Esther's eyes widened at the sight of a landscape, a man's formal portrait, and a more casual painting of a woman. "I had thought oil," she said as she picked up the watercolor landscape, "but this is magnificent. The flowers look so real I want to pick them. It's excellent work, Mr. Snyder."
"And this is the best pumpernickel I've ever eaten. There's something unique about it — a hint of coffee, perhaps?"
Esther didn't bother to mask her surprise. "You're the first person to identify it."
He shrugged as if it were of no account. "I've drunk a lot of coffee over the years, and I've learned to recognize good brews." Raising his mug in a toast, he added, "This is one of the best."
It was a simple compliment, no reason for color to rise to her cheeks, yet Esther's face warmed at the praise. To hide her confusion, she lowered her head and studied the three paintings. Each was wonderful in its own way. There was no question about it: Jeremy Snyder was the man she wanted to paint Susan and Michael's portrait.
Fearing that he might stop eating if she spoke again, Esther kept her eyes focused on the miniature of a woman she suspected was the artist's mother, waiting until he'd finished the last bite of cinnamon roll before she spoke.
"These are exactly what I was looking for. Mr. Snyder, you're the answer to my prayers."
* * *
"That's the first time anyone's called me that." Jeremy took another sip of coffee, as much to avoid having to look at the woman who sat on the opposite side of the table as to wash down the last bite of that incredibly delicious cinnamon roll. She didn't sound like Diana. Her voice was firmer, a bit lower pitched than Diana's, but there was no denying the resemblance. This woman could be Diana's twin, and that hurt. Every time he looked at Miss Esther Hathaway, memories threatened to choke him.
"Tell me more about this portrait you want me to paint." Though he had every intention of refusing the commission, Jeremy had eaten the woman's food. He owed her at least a few minutes' consideration. And the truth was, other than Miss Hathaway's unfortunate resemblance to Diana, he was enjoying being here.
The bakery was warm, clean, and filled with tantalizing aromas. A pressed-tin ceiling complemented the pale blue walls and the dark wooden floors. The tables were made of a lighter shade of wood than the floor, the chair cushions a deeper blue than the walls. Though the room was not overtly feminine, Jeremy suspected it appealed to a mostly female clientele.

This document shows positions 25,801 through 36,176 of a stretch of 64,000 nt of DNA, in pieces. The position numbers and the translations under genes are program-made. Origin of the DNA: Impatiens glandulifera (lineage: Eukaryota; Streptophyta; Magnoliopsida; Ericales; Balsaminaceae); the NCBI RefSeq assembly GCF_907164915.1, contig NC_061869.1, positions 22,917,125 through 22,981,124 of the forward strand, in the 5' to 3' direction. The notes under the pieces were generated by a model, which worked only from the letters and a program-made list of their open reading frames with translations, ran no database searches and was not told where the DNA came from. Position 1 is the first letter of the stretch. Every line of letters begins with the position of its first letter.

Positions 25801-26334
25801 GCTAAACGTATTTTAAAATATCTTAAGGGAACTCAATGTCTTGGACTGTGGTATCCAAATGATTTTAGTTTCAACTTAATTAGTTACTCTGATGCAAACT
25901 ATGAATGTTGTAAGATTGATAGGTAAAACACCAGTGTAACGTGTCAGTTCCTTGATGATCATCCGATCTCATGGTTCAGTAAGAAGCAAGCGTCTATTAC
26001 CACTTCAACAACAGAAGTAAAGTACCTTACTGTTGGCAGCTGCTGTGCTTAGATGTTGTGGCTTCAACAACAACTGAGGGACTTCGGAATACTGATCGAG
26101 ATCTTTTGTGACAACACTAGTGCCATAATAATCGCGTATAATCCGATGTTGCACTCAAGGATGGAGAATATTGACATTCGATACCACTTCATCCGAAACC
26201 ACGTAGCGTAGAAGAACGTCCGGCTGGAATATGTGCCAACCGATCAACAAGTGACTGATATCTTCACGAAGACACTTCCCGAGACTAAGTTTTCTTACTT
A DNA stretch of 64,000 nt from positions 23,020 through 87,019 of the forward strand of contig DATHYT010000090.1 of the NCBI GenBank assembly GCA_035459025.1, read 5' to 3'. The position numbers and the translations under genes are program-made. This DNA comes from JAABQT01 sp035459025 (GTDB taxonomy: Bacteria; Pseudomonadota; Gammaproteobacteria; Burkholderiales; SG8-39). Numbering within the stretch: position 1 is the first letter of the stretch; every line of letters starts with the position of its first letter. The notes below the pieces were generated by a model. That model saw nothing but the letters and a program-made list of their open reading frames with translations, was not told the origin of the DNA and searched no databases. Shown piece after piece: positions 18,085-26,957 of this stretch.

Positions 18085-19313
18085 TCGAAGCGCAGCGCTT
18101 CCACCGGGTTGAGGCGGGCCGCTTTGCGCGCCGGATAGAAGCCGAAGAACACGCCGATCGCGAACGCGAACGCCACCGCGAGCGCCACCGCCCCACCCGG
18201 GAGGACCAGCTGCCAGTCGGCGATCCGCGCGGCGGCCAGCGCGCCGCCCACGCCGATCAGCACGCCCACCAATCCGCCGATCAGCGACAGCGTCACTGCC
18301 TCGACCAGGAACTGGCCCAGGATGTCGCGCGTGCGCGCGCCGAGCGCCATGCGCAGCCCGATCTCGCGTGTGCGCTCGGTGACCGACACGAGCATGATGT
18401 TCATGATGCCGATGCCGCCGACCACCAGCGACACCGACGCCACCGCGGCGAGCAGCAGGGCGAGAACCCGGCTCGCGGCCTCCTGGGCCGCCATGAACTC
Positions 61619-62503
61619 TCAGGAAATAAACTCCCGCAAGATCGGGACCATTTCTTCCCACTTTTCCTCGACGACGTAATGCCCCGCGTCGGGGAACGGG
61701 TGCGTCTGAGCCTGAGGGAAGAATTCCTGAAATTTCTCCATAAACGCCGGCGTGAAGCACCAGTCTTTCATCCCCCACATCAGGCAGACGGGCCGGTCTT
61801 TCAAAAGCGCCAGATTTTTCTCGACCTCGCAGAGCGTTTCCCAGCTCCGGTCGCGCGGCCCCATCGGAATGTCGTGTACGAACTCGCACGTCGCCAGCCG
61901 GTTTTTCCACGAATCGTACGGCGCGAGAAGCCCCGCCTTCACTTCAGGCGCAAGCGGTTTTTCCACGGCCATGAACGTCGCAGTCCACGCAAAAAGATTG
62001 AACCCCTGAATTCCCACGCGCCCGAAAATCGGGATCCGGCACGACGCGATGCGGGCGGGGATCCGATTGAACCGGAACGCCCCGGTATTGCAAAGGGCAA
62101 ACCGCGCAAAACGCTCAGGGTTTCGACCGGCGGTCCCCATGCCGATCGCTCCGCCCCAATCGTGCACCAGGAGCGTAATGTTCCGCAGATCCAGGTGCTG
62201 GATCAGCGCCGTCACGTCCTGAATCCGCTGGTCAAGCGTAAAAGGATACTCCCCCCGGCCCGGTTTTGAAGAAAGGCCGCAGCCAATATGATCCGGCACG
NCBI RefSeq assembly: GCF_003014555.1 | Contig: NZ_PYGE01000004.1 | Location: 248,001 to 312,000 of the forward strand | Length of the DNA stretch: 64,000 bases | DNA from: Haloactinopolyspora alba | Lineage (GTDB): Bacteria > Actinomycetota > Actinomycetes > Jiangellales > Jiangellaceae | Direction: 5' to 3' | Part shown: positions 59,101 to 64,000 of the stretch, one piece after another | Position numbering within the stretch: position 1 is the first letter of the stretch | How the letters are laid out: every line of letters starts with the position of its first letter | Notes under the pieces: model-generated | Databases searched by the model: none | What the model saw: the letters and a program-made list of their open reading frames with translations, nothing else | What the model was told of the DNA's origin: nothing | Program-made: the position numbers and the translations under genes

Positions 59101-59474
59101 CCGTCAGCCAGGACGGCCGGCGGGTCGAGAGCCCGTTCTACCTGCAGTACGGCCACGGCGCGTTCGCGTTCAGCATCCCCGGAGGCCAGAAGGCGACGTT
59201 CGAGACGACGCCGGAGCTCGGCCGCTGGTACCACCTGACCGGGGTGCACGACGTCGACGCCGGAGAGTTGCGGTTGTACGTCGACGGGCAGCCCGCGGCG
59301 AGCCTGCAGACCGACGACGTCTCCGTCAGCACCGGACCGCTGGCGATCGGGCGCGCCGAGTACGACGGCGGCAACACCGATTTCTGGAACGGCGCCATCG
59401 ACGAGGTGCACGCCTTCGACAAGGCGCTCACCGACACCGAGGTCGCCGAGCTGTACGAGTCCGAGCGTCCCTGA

"I'll do more than tell you," Miss Hathaway said in response to his request. "I'll show you."
She returned from the back of the bakery a minute later, a large flannel package in her hands. Unwrapping it carefully, she withdrew four star-shaped frames and laid them on the table. To Jeremy's surprise, though he'd expected each to hold a woman's portrait, two people had their likenesses painted in each one.
"It's a family tradition," Miss Hathaway continued, "to have the bride and groom's portrait painted for their first Christmas together. My niece will be married on Christmas Day, and this will be my gift to her." The woman who looked so much like Diana gazed directly at Jeremy, not bothering to hide the eagerness in her expression. "Will you do it, Mr. Snyder?"
I can't. The words almost escaped his lips, but then he reconsidered. As painful as it would be to spend days in the company of a woman who looked so much like Diana, there was no denying that he needed the money. He needed to be practical.
Jeremy nodded slowly. "My fee for a miniature portrait is ..." As he quoted a figure, he studied Miss Hathaway, his eyes cataloging the simple gray dress that skimmed her curves, the white collar and cuffs giving it a festive look without seeming too fancy for a shopkeeper. Though she was as beautiful as Diana, Jeremy suspected that Miss Hathaway deliberately underplayed her looks, perhaps not wanting to compete with her customers.
"You're selling yourself short, Mr. Snyder," she said with a small smile. "The other artists I've considered would have charged considerably more than that and for only one portrait. Since you'll be painting two people, it seems only fair to pay you twice that amount."
Diana would never have said anything like that, but then again, Diana would not have thought to offer a hungry man food.(Continues…)
Excerpted from "Treasured Christmas Brides"
Copyright © 2014 MaryLu Tyndall.
Excerpted by permission of Barbour Publishing, Inc.
All rights reserved. No part of this excerpt may be reproduced or reprinted without permission in writing from the publisher.